State researchers examining Kenai River bank erosion want to harness a tool they say will allow them to peer back in time to determine how the river has changed to become what it is today.
The Alaska Department of Fish and Game recently completed a study to test the use of orthorectified photographs in conjunction with aerial photogrammetry to examine the Kenai River’s banks and landscape within 200 feet of the river’s banks.
This two-part tool allows both historical and current aerial photos to be used to create accurate landscape maps that reach into the past and compare it to the present, by correcting distortions found in photographs taken from the air.
Fish and Game would like to use orthorectification and aerial photogrammetry to correct aerial photo sets it has of the Kenai River dating back to 1975 and compare them to contemporary orthorectified aerial photo sets.
Although to the naked eye photographs may appear to accurately depict what we see, the image seen in a photograph is actually distorted. The degree of distortion is greatest at the edge of the photograph and varies depending on how big of an area the photograph was used to capture.
These distortions are typically too small to bother the casual observer, but render photographs almost useless to researchers trying to create precise maps.
“If you want to use it for measurement ... that distortion can be huge,” said Mary King, a Fish and Game fisheries biologist. “It’s one thing if you are taking a picture of a 12-by-12 surface, (but) if you’re taking a picture of a landscape from an airplane, you’re magnifying that error potential hugely.”
In orthorectified aerial photographs, however, distortions have been corrected, transforming the photographs into valuable tools that researchers can use to examine how development, recreational activities and restoration projects have influenced changes on the Kenai River.
“It also tells you what people may have done to give back as well. It’s not just a picture of loss. There is some return,” she said. “That’s the power of the tool, that you can look at all of the permeations of change.”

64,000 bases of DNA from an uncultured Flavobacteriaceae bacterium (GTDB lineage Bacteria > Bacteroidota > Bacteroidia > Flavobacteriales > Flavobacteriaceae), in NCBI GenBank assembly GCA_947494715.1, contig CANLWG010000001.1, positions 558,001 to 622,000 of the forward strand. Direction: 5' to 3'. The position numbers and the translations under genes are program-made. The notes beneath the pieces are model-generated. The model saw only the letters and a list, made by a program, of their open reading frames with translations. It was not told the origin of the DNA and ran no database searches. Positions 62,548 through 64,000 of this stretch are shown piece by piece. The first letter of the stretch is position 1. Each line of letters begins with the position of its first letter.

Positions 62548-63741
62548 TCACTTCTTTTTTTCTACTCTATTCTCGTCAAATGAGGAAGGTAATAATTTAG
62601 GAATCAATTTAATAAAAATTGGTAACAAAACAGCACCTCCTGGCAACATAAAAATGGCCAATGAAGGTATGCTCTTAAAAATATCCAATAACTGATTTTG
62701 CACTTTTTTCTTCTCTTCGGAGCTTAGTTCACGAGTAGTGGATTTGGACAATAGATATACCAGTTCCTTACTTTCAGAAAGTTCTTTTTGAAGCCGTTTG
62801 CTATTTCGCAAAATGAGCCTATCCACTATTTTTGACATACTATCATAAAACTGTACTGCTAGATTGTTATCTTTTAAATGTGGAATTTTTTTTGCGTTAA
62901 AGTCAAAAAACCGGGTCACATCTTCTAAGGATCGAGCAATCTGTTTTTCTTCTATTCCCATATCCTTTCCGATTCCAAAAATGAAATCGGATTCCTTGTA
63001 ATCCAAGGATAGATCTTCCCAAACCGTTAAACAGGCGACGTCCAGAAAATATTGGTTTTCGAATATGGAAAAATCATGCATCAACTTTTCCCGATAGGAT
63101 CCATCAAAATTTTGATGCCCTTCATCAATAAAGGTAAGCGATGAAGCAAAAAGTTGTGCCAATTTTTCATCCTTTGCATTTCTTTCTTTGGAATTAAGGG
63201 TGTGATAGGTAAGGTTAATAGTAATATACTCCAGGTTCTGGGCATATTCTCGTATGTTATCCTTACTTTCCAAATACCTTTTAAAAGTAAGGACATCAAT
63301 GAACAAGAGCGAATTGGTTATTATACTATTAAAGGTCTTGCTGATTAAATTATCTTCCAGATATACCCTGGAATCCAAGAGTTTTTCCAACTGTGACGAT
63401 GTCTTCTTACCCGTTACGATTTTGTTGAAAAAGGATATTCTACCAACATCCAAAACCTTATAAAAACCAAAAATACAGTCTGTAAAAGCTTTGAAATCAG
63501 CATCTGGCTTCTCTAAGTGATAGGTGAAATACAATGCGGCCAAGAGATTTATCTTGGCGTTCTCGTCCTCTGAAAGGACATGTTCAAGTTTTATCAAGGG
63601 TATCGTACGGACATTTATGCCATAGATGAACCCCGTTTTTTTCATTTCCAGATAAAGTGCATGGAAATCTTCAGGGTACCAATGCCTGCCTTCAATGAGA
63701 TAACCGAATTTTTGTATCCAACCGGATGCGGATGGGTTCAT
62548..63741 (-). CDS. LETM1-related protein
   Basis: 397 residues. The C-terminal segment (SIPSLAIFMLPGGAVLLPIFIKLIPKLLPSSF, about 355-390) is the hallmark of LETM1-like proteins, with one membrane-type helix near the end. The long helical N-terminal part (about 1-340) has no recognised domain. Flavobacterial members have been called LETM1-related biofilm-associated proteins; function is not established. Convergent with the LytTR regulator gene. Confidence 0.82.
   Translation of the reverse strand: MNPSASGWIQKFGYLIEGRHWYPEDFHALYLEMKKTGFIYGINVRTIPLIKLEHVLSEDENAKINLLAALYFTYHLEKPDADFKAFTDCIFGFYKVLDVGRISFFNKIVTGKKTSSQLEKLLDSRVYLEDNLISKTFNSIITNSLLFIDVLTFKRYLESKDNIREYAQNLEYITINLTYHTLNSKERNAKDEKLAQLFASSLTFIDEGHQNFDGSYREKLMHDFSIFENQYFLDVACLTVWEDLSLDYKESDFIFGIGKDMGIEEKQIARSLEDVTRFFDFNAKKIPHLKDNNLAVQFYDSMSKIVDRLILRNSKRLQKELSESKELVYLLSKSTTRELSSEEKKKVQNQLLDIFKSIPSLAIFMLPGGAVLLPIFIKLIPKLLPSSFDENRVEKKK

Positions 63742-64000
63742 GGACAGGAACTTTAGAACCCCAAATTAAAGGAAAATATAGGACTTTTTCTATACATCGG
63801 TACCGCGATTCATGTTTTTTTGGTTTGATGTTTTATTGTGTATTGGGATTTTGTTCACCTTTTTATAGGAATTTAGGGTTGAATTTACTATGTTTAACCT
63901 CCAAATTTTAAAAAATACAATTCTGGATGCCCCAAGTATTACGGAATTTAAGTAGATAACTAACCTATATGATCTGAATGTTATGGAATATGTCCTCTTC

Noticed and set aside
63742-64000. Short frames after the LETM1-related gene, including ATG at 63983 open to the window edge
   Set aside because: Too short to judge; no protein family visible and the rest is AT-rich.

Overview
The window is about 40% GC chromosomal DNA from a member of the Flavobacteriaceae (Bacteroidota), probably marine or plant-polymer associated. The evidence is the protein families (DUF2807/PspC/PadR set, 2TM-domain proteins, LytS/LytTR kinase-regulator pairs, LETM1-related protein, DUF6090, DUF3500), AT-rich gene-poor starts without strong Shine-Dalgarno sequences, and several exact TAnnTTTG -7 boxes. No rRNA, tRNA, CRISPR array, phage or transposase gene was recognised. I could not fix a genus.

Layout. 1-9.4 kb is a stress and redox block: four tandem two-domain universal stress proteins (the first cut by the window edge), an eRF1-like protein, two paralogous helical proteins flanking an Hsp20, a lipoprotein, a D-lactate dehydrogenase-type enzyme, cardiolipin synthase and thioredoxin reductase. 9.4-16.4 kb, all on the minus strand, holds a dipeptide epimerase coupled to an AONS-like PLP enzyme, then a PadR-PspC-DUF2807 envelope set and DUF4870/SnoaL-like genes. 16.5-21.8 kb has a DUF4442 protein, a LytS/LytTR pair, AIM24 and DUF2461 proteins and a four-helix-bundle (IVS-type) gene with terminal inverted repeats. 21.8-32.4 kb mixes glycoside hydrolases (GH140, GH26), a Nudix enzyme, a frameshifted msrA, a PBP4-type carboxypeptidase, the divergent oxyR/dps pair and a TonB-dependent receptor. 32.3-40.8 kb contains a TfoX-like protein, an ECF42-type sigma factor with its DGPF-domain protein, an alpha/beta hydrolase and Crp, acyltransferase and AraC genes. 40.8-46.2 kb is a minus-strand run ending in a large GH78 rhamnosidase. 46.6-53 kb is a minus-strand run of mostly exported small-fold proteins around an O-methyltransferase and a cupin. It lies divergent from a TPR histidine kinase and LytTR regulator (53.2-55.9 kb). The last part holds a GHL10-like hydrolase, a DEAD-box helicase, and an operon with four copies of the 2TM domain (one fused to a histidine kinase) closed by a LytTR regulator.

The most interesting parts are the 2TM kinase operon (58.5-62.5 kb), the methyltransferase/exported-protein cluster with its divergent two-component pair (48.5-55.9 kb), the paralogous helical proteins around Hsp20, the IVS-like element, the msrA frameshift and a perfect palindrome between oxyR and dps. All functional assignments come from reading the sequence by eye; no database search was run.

Fish and Game first started looking into using orthorectified photographs and aerial photogrammetry in 1998 and decided to test the tool to determine if it would be accurate enough to answer the questions it had about changes occurring on the river. Now that the department has completed their test run of the tool, King said they are satisfied with the results.
When used to measure the river’s banks, the tool was accurate to within a foot and when used to measure “cover class” areas on the river’s surrounding landscape, it had an error rate of less than five percent.
“Even if we had a five percent error, you still have a tool that is measuring change enough for land managers to use to determine if it’s an acceptable change,” King said.
Now that Fish and Game has finished its test run of the tool, they are now seeking funding to support a project that would examine changes along a 50-mile stretch of the Kenai River using photo sets taken in 1975, 1984 and 1998.
The project would be costly, $350,000, but would provide a comprehensive look at how the river responds to changes in development, recreation and restoration projects in a way that a project that does not use orthorectified photographs and aerial photogrammetry cannot, King said.
This two-part tool has already been widely recognized and embraced for it’s usefulness in the Lower 48, she said.
“It’s becoming more and more utilized for all sorts of projects in the Lower 48. Alaska just hasn’t done a lot with it,” she said.
Patrice Kohl can be reached at email@example.com.
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